Although there is a growing market for environmentally sensitive energy production, key challenges to widespread adoption remain. Among the most significant is creating consistent, reliable stores of energy from unpredictable natural resources such as solar and wind power. In the wind turbine market in particular, variable weather conditions create a demand for an energy storage system that can respond quickly regardless of conditions. In many cases today, the storage system is a battery. This must change if the market for wind-generated power is to fulfill its potential for growth.
Challenged by wind
Most wind turbines use three rotor blades to spin generators. The pitch of these blades can be quickly adjusted to respond to current wind conditions and optimize the output power. Variable winds create challenges to maximizing energy output because they also creates waste. The energy storage frequently used is sized to meet the highest possible power demands, even when those periods occur briefly and sporadically.
Several issues emerge when wind turbines use batteries to store emergency power. First, batteries struggle under moments of high peak power and perform poorly in low temperatures. In extreme conditions, a battery’s operating life is extremely limited, creating a situation in which maintenance crews must frequently swap out components under potentially dangerous conditions. Worse yet, batteries do a poor job delivering frequent, short power boosts wind turbines need to make rapid rotor-blade adjustments under changing conditions.
Ultracapacitors provide a solution because they are more reliable over a wide temperature range. These power storage devices reduce overall system size and have a far longer lifespan than batteries, making them significantly more cost-effective. As the wind market grows, ultracapacitors will become an increasingly important ingredient in wind-generated power production.
Growth in the wind market
Wind-turbine installations worldwide have remained relatively flat over the past two years, with new installed capacity averaging 38 GW. Estimates for new installed capacity from 2010 to 2015 suggest a rebound in growth with new cumulative installations of 236 GW. Assuming an average turbine size of 2 MW, the power figure translates to 118,000 newly installed turbines through 2015. The trend in these new wind turbines will favor ultracapacitors for several reasons.
For example, pitch control on each blade ensures best position for efficient use of the wind speed regarding performance and safety. Engineers adjust blade pitch either mechanically or electrically. Mechanical control through hydraulics raises concerns for reliability, necessitating undesirable maintenance aspects. Electric control systems replace some mechanical devices with more reliable electric systems. At issue for the electric control method is the implementation of battery-based backup systems. The maintenance requirements for batteries often clouds the perceived maintenance advantage of electrical systems over hydraulic versions.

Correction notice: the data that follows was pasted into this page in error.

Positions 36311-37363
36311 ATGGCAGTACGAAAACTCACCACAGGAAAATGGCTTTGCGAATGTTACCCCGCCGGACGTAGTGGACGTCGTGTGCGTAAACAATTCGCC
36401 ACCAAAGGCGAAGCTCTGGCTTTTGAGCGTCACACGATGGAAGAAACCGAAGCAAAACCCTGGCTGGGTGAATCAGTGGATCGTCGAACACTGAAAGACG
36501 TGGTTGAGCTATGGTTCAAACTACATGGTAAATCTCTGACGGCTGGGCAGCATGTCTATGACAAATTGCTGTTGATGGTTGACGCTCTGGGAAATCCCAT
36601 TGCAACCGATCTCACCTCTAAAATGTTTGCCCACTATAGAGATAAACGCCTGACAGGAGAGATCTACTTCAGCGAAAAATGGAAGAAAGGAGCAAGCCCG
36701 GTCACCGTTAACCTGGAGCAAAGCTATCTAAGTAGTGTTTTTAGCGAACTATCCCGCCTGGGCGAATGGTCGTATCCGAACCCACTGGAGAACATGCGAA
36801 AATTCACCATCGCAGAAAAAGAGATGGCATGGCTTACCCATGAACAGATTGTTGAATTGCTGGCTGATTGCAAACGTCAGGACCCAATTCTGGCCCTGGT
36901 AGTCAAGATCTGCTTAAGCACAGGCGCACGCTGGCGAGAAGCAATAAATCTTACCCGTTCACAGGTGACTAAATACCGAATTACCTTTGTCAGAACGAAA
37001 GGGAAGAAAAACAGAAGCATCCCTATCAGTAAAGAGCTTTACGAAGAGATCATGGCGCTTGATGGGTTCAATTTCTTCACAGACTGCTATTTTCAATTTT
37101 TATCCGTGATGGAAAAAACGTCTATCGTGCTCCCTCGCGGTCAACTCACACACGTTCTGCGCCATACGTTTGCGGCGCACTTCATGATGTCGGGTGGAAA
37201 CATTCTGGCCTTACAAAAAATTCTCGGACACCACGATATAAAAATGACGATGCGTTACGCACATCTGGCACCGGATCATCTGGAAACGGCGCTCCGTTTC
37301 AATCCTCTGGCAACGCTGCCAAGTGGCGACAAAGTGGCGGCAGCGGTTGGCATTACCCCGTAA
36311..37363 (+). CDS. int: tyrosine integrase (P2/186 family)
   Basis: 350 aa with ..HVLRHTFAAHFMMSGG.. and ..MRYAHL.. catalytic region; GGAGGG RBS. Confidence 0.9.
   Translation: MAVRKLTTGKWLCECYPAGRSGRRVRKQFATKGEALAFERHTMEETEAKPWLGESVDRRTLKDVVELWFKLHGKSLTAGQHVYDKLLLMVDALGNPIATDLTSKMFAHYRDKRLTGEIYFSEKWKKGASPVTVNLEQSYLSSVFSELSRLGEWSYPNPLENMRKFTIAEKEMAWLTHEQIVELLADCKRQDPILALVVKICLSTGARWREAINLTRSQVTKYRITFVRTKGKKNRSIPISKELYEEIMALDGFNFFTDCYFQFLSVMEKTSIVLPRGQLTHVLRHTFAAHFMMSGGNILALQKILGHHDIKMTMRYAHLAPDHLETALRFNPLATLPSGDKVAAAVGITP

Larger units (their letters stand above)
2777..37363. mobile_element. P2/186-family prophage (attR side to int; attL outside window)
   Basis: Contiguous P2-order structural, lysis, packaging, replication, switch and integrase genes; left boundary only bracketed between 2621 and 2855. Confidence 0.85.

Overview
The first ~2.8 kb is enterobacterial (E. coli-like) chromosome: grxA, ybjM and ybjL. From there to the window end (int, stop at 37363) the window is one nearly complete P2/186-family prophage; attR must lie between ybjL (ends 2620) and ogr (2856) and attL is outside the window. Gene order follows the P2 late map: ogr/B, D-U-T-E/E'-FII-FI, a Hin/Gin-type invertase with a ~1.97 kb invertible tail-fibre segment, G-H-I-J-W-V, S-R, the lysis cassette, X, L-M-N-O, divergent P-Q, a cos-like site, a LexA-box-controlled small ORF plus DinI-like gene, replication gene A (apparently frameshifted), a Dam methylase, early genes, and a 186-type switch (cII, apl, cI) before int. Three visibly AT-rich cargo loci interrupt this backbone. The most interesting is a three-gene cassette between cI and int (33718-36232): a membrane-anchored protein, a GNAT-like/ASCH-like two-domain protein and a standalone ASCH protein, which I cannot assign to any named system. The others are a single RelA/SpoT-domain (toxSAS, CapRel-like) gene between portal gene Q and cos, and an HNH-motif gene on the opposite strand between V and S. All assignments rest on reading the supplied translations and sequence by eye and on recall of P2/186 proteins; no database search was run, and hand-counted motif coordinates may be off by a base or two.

In the last few years, designs for backup have included ultracapacitors rather than batteries. With more than 14,000 turbine installations, ultracapacitors have provided maintenance-free operation along with performance advantages and a longer life relative to batteries in extreme environments. As a result, ultracapacitors let electric pitch-control systems capitalize on their inherent reliability advantages.
Present market estimates are that 60% of newly installed turbine systems use electric pitch controls. The market share should continue to expand as more new turbine developments focus on electric-control systems. With ultracapacitors as a driver for such market shifts, it’s useful to take a detailed look at ultracapacitor performance.
An ultracap primer
Ultracapicators have a higher power density than standard capacitors. What differentiates ultracapacitors from their traditional counterparts, electrolytic capacitors, is their higher energy density, allowing them to store more energy in a small package. The capacitors most design engineers are familiar with have short time constants. This means their voltage cycles quickly, whereas ultracapacitor arrays have time constants of the order of tens of seconds to minutes. The large capacitance and low frequency time constants allow using ultracapacitors in applications that have not been practical or economical for conventional capacitors.
Because ultracapacitors are still rather new to the electronics industry, few people are familiar with how to use them. The goal of this article is to familiarize people with the properties of ultracapacitors and suggest applications for which they are well suited.